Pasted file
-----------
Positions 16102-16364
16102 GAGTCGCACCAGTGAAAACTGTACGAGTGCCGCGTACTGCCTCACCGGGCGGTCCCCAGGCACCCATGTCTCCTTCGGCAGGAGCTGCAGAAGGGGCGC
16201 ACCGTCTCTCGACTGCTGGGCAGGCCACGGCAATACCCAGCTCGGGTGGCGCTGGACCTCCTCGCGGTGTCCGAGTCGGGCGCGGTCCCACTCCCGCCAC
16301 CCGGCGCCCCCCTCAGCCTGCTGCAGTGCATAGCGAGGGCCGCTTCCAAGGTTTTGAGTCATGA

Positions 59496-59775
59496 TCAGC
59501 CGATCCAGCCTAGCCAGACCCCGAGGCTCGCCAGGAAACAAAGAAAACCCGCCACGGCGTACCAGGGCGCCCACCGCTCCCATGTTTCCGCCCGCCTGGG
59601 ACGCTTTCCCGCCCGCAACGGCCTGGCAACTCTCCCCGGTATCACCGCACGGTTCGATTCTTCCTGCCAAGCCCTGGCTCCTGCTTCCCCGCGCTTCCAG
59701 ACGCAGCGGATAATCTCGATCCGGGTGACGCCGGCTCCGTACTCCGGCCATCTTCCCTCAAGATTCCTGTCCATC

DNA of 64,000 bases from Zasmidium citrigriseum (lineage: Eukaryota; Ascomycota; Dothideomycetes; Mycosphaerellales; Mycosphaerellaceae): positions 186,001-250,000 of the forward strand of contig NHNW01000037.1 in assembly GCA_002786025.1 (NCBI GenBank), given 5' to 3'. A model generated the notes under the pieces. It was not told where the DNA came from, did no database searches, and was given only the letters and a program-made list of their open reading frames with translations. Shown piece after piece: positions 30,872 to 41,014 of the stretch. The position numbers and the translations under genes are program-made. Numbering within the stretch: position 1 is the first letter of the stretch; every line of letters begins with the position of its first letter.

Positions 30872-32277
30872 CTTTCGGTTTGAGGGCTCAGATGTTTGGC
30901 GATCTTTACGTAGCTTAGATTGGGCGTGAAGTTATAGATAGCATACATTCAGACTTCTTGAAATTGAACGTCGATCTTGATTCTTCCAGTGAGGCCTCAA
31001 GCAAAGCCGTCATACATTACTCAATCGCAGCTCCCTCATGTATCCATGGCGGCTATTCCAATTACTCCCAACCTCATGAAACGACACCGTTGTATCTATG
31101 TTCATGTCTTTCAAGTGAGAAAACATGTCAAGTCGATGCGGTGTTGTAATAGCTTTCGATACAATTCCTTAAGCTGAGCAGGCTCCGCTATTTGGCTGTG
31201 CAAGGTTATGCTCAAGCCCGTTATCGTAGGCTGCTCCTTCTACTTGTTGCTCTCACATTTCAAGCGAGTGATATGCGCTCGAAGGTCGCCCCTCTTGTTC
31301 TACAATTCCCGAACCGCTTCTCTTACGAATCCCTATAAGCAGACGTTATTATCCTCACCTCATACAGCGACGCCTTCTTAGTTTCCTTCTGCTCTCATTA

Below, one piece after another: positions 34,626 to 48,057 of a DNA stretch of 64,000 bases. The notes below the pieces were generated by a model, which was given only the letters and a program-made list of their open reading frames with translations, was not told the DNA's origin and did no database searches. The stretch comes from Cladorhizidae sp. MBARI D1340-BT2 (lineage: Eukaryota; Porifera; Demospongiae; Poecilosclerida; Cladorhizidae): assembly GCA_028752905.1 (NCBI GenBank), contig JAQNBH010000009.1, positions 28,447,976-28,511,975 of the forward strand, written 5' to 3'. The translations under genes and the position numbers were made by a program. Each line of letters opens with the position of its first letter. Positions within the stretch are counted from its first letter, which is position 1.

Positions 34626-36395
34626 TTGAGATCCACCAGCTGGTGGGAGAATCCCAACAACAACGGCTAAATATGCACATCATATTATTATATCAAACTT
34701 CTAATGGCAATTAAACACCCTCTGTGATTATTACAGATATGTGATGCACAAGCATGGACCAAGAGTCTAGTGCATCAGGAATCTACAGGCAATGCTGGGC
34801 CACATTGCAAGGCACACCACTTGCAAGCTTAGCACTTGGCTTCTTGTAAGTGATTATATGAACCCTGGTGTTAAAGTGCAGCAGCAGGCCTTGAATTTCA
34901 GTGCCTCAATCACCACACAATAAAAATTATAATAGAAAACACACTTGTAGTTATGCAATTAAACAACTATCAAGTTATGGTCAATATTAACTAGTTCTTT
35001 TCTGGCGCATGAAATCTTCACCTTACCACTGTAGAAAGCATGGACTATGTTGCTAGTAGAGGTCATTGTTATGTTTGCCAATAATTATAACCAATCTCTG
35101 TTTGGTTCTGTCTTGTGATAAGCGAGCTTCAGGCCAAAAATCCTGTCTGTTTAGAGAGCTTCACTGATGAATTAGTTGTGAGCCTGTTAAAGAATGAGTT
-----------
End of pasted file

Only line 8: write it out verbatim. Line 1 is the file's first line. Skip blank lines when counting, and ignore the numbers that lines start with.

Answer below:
59601 ACGCTTTCCCGCCCGCAACGGCCTGGCAACTCTCCCCGGTATCACCGCACGGTTCGATTCTTCCTGCCAAGCCCTGGCTCCTGCTTCCCCGCGCTTCCAG